John ruthlessly pushed the machinery of government as hard as he could. The result was a system of justice, administration, and revenue-raising designed, developed, and exploited to accumulate the maximum sums possible. In part, this built upon methods employed by John’s father, Henry II, and his brother, Richard I. Ruthless he may have been, but “weak”, the marker of an inherently bad king, he was not.
In this way, historians have argued that Magna Carta was in part a judgement on some 60 years of Plantagenet royal rule. But of course, it was imposed on John, and not on his father or brother, a fact which speaks volumes about just how bad he was. He drove the system further and harder than it had ever been before, resulting in fear, mistrust, and mounting baronial debt. All this overseen by a king who was not delivering the sort of military success that might either have redeemed his reputation or made him seem invincible.
So, even if John was an able administrator, he did not seem to understand the need to limit his demands. Nor did he consult widely in determining his policies. Coupled with his military failures, he succeeded only in appearing treacherous, exploitative and unsuccessful.
End of their tether
The barons assembled at Runnymede wanted to make a statement that enough was enough. They sought limits to specific ways in which their king would take money from them. They wanted their affairs to be dealt with fairly in the royal courts. In doing so they took an important step in establishing the idea that the king should not be above the law.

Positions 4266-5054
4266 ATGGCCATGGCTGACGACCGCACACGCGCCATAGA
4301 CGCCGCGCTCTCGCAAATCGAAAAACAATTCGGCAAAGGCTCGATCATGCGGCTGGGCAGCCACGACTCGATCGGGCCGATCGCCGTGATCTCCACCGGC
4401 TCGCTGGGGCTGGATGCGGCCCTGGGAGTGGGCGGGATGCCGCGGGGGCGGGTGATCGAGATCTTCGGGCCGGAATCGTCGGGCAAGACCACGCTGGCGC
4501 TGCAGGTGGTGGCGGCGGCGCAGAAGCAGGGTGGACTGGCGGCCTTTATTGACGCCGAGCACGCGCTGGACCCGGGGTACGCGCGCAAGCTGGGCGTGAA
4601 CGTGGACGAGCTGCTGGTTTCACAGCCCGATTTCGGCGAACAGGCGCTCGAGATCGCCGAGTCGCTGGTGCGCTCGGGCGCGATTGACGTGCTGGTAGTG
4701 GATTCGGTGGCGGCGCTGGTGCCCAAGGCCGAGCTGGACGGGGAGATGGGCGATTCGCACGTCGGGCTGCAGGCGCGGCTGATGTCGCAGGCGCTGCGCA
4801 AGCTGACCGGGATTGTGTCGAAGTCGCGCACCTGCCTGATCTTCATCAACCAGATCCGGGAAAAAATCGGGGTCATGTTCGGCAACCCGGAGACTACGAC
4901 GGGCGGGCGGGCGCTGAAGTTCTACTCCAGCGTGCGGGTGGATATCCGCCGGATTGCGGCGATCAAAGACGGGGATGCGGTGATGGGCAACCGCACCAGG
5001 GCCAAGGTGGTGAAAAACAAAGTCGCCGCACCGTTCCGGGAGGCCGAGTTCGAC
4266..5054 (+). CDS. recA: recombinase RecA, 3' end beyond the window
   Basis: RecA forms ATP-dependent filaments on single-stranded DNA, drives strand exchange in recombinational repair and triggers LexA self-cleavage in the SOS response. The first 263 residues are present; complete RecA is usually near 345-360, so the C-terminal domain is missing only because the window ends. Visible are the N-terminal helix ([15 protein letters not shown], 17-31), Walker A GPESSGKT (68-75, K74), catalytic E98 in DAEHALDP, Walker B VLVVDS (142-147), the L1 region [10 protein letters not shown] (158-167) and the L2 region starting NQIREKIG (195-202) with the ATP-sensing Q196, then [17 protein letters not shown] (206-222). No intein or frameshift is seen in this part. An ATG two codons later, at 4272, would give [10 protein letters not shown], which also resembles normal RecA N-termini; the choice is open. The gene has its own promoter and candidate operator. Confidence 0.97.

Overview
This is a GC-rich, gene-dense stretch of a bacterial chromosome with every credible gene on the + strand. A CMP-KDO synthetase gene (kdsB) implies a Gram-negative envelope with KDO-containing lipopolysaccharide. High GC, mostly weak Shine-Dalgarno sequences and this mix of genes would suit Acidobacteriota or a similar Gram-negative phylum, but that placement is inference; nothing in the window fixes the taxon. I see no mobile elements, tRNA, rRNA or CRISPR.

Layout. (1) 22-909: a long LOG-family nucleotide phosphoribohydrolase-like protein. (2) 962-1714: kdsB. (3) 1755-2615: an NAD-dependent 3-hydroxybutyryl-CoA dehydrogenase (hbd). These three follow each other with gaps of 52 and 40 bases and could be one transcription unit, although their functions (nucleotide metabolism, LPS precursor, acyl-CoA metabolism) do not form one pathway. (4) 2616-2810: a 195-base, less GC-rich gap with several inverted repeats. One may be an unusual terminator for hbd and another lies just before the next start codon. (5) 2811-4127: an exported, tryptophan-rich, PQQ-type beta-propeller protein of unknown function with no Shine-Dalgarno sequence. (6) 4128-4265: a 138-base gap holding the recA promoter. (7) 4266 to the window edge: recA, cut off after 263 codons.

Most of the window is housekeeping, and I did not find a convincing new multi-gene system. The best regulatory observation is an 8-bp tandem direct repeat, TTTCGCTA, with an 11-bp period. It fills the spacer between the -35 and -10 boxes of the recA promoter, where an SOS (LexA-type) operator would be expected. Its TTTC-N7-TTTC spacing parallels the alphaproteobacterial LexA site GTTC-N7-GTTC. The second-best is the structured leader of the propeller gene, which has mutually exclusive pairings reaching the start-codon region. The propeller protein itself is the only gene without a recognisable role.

But in the prevailing atmosphere of distrust in 1215, it is perhaps unsurprising that the June agreement lasted only a few weeks before it collapsed. Civil war ensued. The rebel barons took the unprecedented step of offering the throne of England to a French prince: Louis, son and heir of the French King Philip II, invaded England at the head of an army.
John died in October 1216. The evolution of Magna Carta in the following decade sealed John’s posthumous image as a tyrant. The document was re-issued (in 1216, 1217, and 1225) and reinvented as a means of recovering and restoring faith in royal government, under John’s heir, Henry III, who came to the throne aged just nine, and whose supporters succeeded in defeating the French invaders.
Those who looked back on the reign in the decade, generation, and then centuries that followed, increasingly came to see Magna Carta as a defining stand against tyranny. It even became possible to argue that “bad” kings were a necessary evil, because their rule sparked “good” constitutional developments. But the disaffected barons assembled at Runnymede 800 years ago, driven to impose constraints on their king, would hardly have agreed.